The Neo Domestic Middle Grade Novel

I write contemporary middle grade fiction for girls, and as a result I read a lot of contemporary middle grade fiction aimed at girls 8-12. I’m always interested in discussing and thinking about antecedents. What sorts of books were girls reading in the 19th and early 20th century, and are any of the tropes that we see in those books still around today? I’m thinking about books like A Girl of the Limberlost (1909) by Gene Stratton Porter or Susan Bogert Warner’s The Wide, Wide World (1859), a novel that Louisa May Alcott read. These books are examples of domestic fiction that influenced generations of readers. In both of these books, girls, who have been neglected and almost abandoned by adults, conquer their passions and find their place.

While sentimental fiction isn’t necessarily in vogue, and the term
domestic novel isn’t one you hear that much, I’d argue that it is still very prevalent in the middle grade category. However, it has taken a new form. While girls are not necessarily orphans they may be in a situation where a parent is absent through death, divorce, sickness or the demands of an outside job. The girl cannot rely on a constant mother figure out how to succeed. Instead, she relies on her own inner compass and learns from her friendships. Nature (much to my chagrin) doesn’t necessarily play a starring role (although it can, such as in the novel Ida B. by Katherine Hannigan). I’d like to call this sort of narrative– the neo-domestic middle grade novel. So just what is a domestic novel?

Donna Campbell in her text Domestic and Sentimental Fiction: 1820-1865 defines the genre this way:”a type of novel popular with women readers during the middle of the nineteenth century.” They were also called a “novel of sensibility.” These novels focused on the power of feelings and the triumph of the human spirit to overcome any struggle. This can be seen as a reaction against Calvinism, which viewed humans as inherently wounded.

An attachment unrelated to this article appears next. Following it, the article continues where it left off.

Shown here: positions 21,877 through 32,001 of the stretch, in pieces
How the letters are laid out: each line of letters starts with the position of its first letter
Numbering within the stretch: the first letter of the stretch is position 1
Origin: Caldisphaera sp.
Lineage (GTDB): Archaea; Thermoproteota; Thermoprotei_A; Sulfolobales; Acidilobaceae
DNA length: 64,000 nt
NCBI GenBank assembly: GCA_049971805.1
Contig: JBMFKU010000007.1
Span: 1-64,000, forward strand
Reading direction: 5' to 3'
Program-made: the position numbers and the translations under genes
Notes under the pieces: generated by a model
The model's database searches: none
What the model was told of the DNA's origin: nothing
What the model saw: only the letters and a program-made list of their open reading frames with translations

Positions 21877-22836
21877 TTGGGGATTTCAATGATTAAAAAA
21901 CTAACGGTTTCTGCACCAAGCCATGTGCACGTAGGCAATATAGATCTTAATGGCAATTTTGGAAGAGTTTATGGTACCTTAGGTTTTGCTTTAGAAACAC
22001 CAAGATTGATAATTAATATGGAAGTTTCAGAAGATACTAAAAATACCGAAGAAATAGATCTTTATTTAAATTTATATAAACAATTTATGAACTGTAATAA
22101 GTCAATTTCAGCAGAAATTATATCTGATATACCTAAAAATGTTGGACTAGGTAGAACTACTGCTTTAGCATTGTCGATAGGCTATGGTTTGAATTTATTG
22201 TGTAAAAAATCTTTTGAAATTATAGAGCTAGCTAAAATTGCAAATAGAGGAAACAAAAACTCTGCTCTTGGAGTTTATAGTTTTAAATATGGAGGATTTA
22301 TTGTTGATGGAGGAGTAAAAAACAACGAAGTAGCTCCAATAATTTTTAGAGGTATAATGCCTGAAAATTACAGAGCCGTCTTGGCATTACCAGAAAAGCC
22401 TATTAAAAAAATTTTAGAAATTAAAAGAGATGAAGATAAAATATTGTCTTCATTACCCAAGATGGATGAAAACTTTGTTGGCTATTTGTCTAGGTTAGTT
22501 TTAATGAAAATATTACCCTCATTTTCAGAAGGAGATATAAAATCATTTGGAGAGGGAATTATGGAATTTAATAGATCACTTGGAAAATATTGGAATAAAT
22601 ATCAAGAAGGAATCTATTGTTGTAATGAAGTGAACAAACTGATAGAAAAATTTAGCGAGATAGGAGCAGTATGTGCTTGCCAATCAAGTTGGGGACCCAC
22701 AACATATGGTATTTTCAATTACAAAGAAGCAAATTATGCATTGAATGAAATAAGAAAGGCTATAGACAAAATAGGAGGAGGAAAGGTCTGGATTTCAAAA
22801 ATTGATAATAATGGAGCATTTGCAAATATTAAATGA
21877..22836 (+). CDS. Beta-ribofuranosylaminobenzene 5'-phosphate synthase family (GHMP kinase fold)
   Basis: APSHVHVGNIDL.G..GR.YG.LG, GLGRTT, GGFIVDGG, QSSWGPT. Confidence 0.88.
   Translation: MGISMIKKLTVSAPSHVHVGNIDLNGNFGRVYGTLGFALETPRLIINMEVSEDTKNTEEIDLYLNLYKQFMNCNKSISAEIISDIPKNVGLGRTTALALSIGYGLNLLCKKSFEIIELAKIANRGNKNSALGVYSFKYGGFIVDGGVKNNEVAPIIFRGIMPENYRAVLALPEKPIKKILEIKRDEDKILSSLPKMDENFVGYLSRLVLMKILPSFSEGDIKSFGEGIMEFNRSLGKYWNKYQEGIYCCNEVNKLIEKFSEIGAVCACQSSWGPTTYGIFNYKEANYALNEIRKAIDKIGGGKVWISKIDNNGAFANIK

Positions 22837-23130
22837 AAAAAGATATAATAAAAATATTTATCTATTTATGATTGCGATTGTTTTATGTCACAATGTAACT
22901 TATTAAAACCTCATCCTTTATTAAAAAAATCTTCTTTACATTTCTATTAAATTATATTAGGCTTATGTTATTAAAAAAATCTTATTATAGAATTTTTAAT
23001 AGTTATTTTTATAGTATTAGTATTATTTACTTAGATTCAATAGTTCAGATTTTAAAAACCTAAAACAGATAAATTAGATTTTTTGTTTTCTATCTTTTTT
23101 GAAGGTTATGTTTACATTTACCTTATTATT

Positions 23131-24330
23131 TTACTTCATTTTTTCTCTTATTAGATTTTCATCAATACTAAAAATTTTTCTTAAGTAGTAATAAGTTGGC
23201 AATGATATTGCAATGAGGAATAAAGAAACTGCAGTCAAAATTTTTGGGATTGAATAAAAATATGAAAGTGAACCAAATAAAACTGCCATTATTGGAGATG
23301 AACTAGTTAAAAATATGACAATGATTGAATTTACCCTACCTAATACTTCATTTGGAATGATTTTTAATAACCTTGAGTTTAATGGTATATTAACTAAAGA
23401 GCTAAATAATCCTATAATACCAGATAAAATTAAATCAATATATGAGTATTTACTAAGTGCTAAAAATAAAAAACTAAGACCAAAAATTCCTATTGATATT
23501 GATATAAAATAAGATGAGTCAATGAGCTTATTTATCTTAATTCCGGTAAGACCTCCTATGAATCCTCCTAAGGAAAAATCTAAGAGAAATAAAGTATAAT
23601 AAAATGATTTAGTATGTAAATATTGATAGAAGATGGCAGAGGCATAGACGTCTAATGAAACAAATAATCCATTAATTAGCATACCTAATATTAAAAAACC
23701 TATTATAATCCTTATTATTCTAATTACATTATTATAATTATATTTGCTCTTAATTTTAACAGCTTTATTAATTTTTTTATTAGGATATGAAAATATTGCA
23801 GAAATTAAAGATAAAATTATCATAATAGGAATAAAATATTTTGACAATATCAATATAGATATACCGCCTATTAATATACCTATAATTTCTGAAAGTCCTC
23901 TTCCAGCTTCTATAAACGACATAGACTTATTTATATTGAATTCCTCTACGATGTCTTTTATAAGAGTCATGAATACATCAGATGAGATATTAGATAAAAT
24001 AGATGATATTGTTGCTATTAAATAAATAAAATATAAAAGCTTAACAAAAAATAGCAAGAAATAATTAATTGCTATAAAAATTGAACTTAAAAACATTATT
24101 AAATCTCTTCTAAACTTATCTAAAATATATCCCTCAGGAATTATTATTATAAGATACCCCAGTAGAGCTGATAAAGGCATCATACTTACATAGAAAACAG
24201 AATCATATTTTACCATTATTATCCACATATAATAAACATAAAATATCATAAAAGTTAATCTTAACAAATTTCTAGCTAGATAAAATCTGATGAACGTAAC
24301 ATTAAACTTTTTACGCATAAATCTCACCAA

According to critic Nina Baym, the basic plot involves a “the story of a young girl who is deprived of the supports she had rightly or wrongly depended on to sustain her throughout life and is faced with the necessity of winning her own way in the world.” By the end, she has a heightened sense of self worth and she views the world very differently.

In the neo domestic middle grade novel, I’m not talking about an orphan making her way in the world, but about a (usually) girl or girls navigating life at home and at school. The emphasis would be on the protagonist’s relationships with her peers and friends and how that affects her well-being. Relationships with siblings and parents are also important but they are usually linked to peer relationships. Feelings are ultra important.

bookJacketA prime example of contemporary domestic girls middle grade fiction would be The Penderwicks: A Summer Tale of Four Sisters, Two Rabbits, and a Very Interesting Boy by Jeanne Birdsall. Of course in this book friendships are found with siblings. The novel was inspired by Little Women, which is an example of domestic fiction in children’s literature which is still read today. Can there be domestic fiction for boys? Yes, but the majority of contemporary fiction written for boys would be adventure/action. However, I do believe that the humor genre, such as the Diary of a Wimpy Kid books would fall in a subset of the category in many instances.

In girl’s fiction, you’ll also want to check out the books by 490980Lauren Myracle. Her Eleven, Twelve and Thirteen novels would fall into the domestic novel category. Also, check out books by the British novelist Hilary McKay. I would argue that all of the novels in the MIX imprint of Aladdin/Simon & Schuster where I’ve been publishing recently would fall into that category as well. I’d also suggest looking at Rachel Vail’s Friendship Circle books, and I highly recommend The Secret Language of Girls by Frances O’Roark Dowell as an example of what I would like to call neo-domestic fiction.